An increasing number of cities are reducing or suspending impact fees; implementing tax rollbacks; and offering additional incentives in a desperate attempt to stimulate development activity.

The rollback of impact fees—which municipalities often require developers to pay in order to cover the costs of expanded infrastructure and public services—is the most common tool used by cities to spur development. Cities are open to the idea because they have little to lose: Few new building permits means they aren’t receiving much money from developers in the first place.

“This summer, there has been a lot of activity, notably in Georgia, Florida, and California,” says Thais Austin, infrastructure and public finance specialist for the Washington, D.C.-based National Association of Home Builders. “Once one community starts cutting impact fees, it’s easier to make the case. After one city has done it and the world hasn’t fallen apart, the level of comfort increases.”

Most recently, at the end of July, Loveland, Colo.’s city council voted to roll back the city’s capital expansion fees for developers of multifamily housing and duplexes by about 25 percent. Certain expansion fees were not reduced, while nine others were lowered by 61 percent. The net effect is to reduce the fees on a multifamily unit from about $23,000 to about $17,000, according to the city council.

But Ed McMahon, a senior resident fellow at the Washington, D.C.-based Urban Land Institute, doesn’t think reduced impact fees will translate into increased development activity. “I don’t think these rollbacks will produce much new development. The reason development is not taking place has little, if anything, to do with development impact fees,” McMahon says. “It has to do with the marketplace; it has to do with the lack of financing.”

El Paso Gets Creative
The city of El Paso, Texas, recently announced its latest in a string of incentives to encourage development and accommodate the estimated 67,000 new troops and dependents heading to Fort Bliss over the next two years. In late July, the El Paso City Council approved a program that will offer developers a five-year break on city property taxes if they build complexes with more than 150 units. (Multifamily Executive reported on other incentive programs in El Paso earlier this year.)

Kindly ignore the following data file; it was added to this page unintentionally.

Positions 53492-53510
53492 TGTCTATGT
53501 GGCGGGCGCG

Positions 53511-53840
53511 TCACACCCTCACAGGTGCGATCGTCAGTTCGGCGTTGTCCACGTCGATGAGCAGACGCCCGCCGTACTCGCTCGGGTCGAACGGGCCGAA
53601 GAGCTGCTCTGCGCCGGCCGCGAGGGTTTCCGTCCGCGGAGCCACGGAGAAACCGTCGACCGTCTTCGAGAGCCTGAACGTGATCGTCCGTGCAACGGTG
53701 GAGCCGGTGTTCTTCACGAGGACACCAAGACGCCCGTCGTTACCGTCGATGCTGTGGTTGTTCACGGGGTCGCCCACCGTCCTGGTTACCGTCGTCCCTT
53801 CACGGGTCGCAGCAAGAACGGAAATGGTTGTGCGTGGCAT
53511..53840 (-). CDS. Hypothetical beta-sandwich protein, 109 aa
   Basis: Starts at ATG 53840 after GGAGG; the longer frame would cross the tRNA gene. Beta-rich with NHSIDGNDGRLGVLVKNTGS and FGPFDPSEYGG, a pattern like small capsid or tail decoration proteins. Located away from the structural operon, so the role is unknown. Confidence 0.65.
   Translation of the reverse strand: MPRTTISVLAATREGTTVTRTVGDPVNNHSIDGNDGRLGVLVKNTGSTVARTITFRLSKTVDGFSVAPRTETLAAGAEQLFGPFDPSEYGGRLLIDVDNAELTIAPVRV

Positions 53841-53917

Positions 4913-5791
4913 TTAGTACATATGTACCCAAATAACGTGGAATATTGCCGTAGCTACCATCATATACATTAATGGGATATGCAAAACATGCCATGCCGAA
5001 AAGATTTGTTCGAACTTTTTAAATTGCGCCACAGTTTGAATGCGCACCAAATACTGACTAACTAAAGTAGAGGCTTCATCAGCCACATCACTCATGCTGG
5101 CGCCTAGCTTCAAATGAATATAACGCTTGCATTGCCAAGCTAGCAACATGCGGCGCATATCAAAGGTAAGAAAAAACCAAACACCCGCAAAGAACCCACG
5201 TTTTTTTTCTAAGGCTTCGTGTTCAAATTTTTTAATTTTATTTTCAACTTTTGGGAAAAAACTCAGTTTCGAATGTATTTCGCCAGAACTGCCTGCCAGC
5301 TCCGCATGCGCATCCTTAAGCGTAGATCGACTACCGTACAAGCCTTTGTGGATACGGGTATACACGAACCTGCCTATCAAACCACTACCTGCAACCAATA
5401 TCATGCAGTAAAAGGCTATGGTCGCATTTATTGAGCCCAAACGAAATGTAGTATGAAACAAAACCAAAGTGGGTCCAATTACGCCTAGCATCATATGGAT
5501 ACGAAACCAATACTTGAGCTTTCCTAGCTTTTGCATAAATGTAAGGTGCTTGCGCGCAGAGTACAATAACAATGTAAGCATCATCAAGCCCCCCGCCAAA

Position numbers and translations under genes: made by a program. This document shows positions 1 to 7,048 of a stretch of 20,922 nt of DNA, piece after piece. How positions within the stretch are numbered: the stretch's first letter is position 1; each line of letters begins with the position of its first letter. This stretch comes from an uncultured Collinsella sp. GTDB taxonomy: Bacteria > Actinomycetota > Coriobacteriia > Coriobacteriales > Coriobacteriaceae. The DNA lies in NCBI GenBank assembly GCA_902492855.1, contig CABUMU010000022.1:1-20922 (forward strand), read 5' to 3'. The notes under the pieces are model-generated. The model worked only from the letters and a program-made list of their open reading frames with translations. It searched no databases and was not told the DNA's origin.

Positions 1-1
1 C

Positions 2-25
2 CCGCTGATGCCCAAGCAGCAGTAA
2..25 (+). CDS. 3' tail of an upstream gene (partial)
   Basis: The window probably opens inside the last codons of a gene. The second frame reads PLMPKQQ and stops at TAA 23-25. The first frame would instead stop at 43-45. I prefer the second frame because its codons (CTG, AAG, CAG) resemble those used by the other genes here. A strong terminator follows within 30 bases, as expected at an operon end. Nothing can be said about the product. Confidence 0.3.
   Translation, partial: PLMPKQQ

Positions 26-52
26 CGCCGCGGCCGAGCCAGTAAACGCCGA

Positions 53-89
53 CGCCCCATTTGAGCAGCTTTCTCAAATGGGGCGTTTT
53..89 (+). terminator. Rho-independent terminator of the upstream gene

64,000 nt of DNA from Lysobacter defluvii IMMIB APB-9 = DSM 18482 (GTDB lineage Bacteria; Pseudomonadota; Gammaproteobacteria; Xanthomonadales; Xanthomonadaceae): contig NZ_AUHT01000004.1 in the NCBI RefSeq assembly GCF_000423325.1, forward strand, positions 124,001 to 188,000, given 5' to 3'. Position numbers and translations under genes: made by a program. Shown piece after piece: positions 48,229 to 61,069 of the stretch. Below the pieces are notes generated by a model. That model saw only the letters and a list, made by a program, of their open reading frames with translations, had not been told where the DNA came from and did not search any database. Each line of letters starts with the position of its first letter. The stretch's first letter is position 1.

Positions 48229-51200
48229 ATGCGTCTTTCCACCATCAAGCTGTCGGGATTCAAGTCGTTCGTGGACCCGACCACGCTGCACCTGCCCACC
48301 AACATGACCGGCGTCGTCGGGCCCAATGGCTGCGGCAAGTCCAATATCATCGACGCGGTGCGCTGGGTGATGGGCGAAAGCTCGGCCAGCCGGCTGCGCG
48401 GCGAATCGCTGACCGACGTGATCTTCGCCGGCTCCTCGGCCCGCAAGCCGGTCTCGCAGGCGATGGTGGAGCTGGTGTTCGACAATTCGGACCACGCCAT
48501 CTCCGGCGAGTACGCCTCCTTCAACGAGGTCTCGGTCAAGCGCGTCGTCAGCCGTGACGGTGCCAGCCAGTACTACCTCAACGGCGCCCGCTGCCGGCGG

Atlanta-based developer Place Properties, for one, plans to take advantage of these new tax incentives. “I think the underlying significance of these new incentives is the message it sends not just to developers but to capital providers that there is money to be made in new construction in El Paso,” says Trevor Tollett, the firm’s development manager for the El Paso market. “This is important in today’s environment where a lot of the capital is either sitting on the sidelines trying to make sense of the market or hunting for distressed assets.”

But these tax incentives is by no means a cure-all, adds Gary Sapp, president of the Southwest Division of Hunt Development Group. “The incentive is written in such a way as to only benefit a few developers who are already well along in their development plans, or will be very soon,” Sapp says. “This will be a welcome windfall for those few, but the dollars will not close the fundamental gap between market rents and new construction costs.”

Big Impact?
Here’s a look at five cities that have implemented impact fee rollbacks* so far this year.
Locale Action
Fremont, Calif. Lowered impact fees by 75% in an effort to attract more residential construction and business to the area
Bradenton, Fla. Approved the suspension of impact fees for one year; impact fee collections for parks have declined by 75% since the housing downturn began in 2007
Naperville, Ill. Approved a one-year moratorium on road impact fees in response to an initiative by the Naperville Development Partnership, which is working to recruit commercial businesses in the city
Bonita Springs, Fla. Approved a rollback for road impact fees along the main commercial area of the city; businesses that can access the rollback must occupy at least 1,000 square feet of space
Cabot, Ark. Unanimously approved the elimination of impact fees as a method to stimulate the home building industry; alternative financing mechanisms are being considered for the construction of the new fire station

Source: National Association of Home Builders
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